(Featured above is Matt, co-founder & CEO of Rahoo Baby providing OT to one of his favorite kiddos)
What is pediatric occupational therapy?
In our own words, pediatric occupational therapy is a scientific approach to helping children develop the skills needed to function across all environments. Let’s unpack this a bit:
The scientific approach
To help a child of any age overcome any challenge, an occupational therapist must first understand the characteristics of early childhood development through each stage of development. Knowing this is what allows a therapist to appreciate the baseline skills a child should even be expected to possess at any given age. Next, a therapist must also possess a baseline understanding of all the various systems which make up the human body (ex. central nervous system, autonomic nervous system, musculoskeletal system).
Helping children develop the skills needed to function
Understanding the scientific approach mentioned above is what allows therapists to first recognize specific deficits in any particular area of functioning (evaluation), followed by the creation of a particular set of therapeutic exercises or activities designed to improve or compensate for those areas (treatment). But remember, without first having the baseline understanding of where, for example, a 3-year-old is developmentally, a therapist would have no way of creating a treatment plan that both challenges the child therapeutically, but also engages them cognitively – in other words the treatment plan must not only help a child develop certain skills, it also needs to be fun and motivating for the child! Because I think we all know what it’s like asking a 3-year-old to do something they don’t want to do…exactly.
Across all environments
Occupational therapy can is aimed at helping a child develop the skills needed at school, home, and the community.
If pediatric occupational therapy is designed to help infants and children develop the baseline skills required for well-being, why is it that only about 2% of children receive occupational therapy. Well, about 4 million babies are born in the US each year. Compare that with 600 OT programs, each producing on average of 40 new OT’s each year. So essentially it would be impossible for each child to receive therapy services.
Fortunately, not every baby needs OT. But that’s not to say that every baby wouldn’t benefit from OT, because they would. In fact, it’s our opinion that every baby should have the opportunity to access the benefits of OT. This realization is what lead us the create baby products in the first place.
Every baby product we design is completed using the same scientific approach a therapist uses during a session, meaning every feature of every product is intentionally designed to help a baby or child develop a certain skill they will need to develop at that particular stage of their development. Let’s take the Learn & Lounge for example. Look at all of the things this lounger is designed to help infants do:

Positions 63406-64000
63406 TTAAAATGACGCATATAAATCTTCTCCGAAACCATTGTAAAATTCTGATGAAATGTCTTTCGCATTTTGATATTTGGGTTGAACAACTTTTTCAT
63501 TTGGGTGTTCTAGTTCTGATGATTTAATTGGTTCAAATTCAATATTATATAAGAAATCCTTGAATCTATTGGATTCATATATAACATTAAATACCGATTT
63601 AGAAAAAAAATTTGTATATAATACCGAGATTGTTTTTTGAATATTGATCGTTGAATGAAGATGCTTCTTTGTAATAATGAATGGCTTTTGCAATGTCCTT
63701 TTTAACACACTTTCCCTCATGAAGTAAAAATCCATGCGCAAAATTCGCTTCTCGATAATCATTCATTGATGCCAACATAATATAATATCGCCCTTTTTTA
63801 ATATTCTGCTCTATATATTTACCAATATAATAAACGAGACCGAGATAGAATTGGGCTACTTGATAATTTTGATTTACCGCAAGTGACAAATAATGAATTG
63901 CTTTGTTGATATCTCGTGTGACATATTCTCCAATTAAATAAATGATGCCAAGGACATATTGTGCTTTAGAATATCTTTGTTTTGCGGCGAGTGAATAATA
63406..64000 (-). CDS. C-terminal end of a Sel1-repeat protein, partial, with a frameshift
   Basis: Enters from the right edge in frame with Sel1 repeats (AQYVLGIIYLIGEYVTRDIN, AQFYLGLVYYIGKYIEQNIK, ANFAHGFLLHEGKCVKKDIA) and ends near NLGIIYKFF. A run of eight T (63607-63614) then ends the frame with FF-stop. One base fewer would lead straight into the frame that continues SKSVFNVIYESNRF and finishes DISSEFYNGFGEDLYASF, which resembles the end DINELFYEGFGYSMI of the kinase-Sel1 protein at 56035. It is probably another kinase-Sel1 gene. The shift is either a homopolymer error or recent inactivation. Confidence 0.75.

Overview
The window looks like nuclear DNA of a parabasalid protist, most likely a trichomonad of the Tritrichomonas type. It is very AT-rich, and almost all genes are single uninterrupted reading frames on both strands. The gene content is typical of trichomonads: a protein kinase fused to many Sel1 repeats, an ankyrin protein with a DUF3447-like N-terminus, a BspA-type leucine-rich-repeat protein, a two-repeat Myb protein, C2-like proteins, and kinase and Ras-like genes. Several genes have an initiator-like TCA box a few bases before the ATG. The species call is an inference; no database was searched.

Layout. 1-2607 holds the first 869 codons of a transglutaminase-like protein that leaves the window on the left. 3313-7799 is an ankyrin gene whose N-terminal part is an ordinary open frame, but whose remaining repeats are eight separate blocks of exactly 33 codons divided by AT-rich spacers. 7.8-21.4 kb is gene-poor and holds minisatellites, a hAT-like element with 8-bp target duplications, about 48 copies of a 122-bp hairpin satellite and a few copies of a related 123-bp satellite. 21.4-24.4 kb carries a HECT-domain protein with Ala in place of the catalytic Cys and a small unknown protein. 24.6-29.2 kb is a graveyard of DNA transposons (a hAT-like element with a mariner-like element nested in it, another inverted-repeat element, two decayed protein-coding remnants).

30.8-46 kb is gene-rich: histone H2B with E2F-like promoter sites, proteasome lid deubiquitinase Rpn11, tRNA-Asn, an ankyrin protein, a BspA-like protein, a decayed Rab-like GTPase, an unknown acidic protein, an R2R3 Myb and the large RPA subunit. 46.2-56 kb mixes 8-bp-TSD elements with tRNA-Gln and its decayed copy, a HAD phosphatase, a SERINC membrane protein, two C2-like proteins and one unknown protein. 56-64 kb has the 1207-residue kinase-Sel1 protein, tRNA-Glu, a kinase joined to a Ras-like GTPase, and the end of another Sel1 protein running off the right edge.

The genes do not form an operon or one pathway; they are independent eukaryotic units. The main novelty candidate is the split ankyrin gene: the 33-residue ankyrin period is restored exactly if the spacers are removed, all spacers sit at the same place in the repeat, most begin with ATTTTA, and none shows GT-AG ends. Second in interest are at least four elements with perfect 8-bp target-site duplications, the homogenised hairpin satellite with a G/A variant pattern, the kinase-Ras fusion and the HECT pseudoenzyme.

- bring their hands to midline to play with & mouth their own fingers (which is so important it could have its own blog)
- visually scan their environment to promote curiosity and learning
- enjoy and therefor master tummy-time so they can learn to sit, crawl, walk etc.
- overcome acid-reflux so they can develop a fondness for mealtimes
Here’s the thing - these are some of the same skills that a therapist would be helping a baby develop if they were to see them for an individualized session in the home or at a nearby clinic.
Instead of “Does my baby need occupational therapy?”, parents should be asking themselves “Can my baby benefit from occupational therapy?”; because with 85% of brain development occurring between birth and three years old, the answer is absolutely, yes.
Of course we love to see parents using the Rahoo Baby newborn lounger (keep tagging us on instagram! #rahoobaby), but there are other plenty of other ways that parents can play an active role in their child’s development. For example, apps like Kinedu and Babysparks are available for parents who want to learn about fun, OT recommended activities they can do at home with their baby, while companies like Lovevery are taking the guesswork out of which toys children should use at each age.
The point is this – parents today are in-the-know. Today’s moms and dads understand how crucial learning and development is during birth to 3 years old, so it’s understandable that they are desperate for products and apps for support in this area of parenting. Five or ten years ago it would have been fair for a parent to claim that finding support from child development experts like occupational therapists is hard to access, but not anymore. Today’s parents are demanding the best for their baby, and companies like Rahoo Baby, Lovevery, Kinedu and Babysparks are offering just that.